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Do you use retargeting? If not, you’re part of a small group of marketers who don’t, based on an August 2014 study by Marin Software.
Fully 88% of US marketers polled used retargeting, and the majority of respondents who hadn’t implemented retargeting appeared to have caught on to the trend: 56% were planning to start executing the tactic within 12 months.
Display was the most popular channel for retargeting, used by 81% of marketers.
Search came in second, at 77%, while social, mobile and video trailed behind. However, Marin expected spending on social media retargeting to rise thanks to the “premium, high-engagement, cross-device inventory that’s become increasingly available on Facebook and Twitter.”
Further questioning confirmed this.
When asked about how their retargeting budgets would change in the next 12 months, respondents were most likely to plan on increasing social’s share, cited by 67.1%. Search followed at 64.3%, while mobile — always a hot topic — came in third.
The majority of marketers also expected to increase their display and video retargeting budgets.
Such increases will happen as marketers expand their very small retargeting budgets. More than half (51%) of respondents put just 10% or less of their marketing dollars toward the tactic, 25% devoted between 11% and 20%, and 15% said retargeting grabbed between 21% and 30% of spending.
Advertisers want more pixels in-view for desktop display ads, more seconds for video
US digital display ad spending — on both desktop/laptop computers and mobile devices — will rise 21.8% this year to hit $27.05 billion, eMarketer estimates, or 46.2% of digital ad spending.
As advertisers increase dollars spent on the format, which will account for 51.9% of digital ad expenditure by 2019, viewability remains a hot issue.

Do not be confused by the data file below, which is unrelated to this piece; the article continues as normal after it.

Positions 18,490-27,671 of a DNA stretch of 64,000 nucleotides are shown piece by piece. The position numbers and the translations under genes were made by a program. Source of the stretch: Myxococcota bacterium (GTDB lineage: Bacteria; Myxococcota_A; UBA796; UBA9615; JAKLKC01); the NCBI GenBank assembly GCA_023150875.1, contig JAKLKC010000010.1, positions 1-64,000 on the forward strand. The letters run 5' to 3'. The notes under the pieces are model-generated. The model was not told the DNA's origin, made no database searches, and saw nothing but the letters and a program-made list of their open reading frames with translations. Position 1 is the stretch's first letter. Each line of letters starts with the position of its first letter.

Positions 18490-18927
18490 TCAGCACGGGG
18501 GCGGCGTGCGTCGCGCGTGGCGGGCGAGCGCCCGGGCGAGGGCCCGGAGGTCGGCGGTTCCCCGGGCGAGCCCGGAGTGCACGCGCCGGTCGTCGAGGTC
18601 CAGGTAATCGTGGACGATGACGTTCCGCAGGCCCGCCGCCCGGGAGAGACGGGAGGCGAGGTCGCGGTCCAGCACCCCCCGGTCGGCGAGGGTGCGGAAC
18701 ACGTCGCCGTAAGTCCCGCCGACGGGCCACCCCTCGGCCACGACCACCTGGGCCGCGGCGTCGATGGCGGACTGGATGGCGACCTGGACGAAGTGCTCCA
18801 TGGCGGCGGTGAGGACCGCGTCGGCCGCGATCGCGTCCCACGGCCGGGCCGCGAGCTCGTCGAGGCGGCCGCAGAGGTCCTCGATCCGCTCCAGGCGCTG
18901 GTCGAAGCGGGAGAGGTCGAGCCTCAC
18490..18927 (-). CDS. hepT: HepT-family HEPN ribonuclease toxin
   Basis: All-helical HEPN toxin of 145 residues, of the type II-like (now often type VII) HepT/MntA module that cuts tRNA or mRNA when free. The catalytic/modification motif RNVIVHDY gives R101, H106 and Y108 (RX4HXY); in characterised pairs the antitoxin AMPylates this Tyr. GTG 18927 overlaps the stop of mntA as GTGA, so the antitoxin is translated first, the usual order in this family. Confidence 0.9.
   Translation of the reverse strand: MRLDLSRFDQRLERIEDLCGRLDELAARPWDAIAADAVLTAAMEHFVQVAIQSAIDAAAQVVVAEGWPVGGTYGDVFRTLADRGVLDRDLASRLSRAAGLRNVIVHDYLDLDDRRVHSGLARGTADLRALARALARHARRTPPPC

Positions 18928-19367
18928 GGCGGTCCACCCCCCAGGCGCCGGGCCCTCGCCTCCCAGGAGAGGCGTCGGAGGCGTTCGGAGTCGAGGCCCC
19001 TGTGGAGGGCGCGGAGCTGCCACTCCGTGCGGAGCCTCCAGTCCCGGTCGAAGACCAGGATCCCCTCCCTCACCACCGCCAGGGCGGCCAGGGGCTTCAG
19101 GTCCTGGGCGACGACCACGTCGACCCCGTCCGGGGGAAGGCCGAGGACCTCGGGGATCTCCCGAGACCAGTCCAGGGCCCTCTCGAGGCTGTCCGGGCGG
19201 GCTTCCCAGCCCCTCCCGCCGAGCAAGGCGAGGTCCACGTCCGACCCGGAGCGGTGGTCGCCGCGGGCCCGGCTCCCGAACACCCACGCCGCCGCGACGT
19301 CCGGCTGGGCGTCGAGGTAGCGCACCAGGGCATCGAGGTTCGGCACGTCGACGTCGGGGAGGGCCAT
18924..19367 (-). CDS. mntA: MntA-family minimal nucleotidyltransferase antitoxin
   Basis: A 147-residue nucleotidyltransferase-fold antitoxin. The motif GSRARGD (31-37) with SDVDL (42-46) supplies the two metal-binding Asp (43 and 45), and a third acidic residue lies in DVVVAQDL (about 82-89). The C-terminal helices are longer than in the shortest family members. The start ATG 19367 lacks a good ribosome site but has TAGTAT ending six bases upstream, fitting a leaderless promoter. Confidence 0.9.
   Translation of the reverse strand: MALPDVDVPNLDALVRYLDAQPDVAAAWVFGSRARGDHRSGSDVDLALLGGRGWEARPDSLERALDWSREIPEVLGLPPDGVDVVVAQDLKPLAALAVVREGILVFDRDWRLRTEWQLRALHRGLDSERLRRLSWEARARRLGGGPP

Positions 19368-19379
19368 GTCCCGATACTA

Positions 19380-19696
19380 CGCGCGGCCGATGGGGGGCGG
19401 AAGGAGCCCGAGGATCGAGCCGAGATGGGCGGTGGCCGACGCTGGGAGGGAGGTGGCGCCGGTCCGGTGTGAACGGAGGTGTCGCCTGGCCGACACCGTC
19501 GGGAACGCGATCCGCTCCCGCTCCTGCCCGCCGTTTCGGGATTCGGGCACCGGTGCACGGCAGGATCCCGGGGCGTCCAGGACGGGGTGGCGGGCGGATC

In a December 2014 study by The 614 Group and AdMonsters, 60.7% of US digital advertising, marketing and media executives cited viewability as the biggest challenge to digital publishing, and only 33.6% believed the majority of digital publishers would reach high viewability standards by the end of 2015.
April 2015 research by SQAD suggests that many industry professionals aren’t even aware of the current viewability standards—and most wanted stricter guidelines.
Currently, the Media Rating Council (MRC) suggests desktop display ads be counted as viewable when 50% of the ad’s pixels are visible for at least 1 continuous second; however, just 30% of US advertising professionals identified this as the adopted definition for what is considered a viewable desktop display ad. Instead, the majority believed desktop display ads should have 75% or more pixels in-view for at least 1 second.
Recent research points to the importance of viewability standards for measurement across a wide range of advertising areas.
In April 2015 polling by Econsultancy, 43% of UK and US senior marketers said they used viewability
rate to determine the success of their programmatic ad campaigns—the second most popular metric. And April 2015 research by Digiday and PulsePoint found that about four in 10 UK and US agency and brand professionals used viewability rate to measure both native advertising and content marketing campaigns.
eMarketer expects US digital display video ad spending — on both desktop/laptop computers and mobile devices — to hit $7.77 billion this year, up 33.8% to represent 13.3% of digital ad dollars. And SQAD found that issues emerged when it came to desktop video viewability as well, which requires 50% of pixels to be viewed for at least 2 seconds.
Nearly half of respondents thought that the minimum amount of time a video should be displayed for it to be considered viewable was 5 seconds or more. Just over a quarter were OK with a minimum of 3 seconds, while only 18% said the same about 2 seconds or less.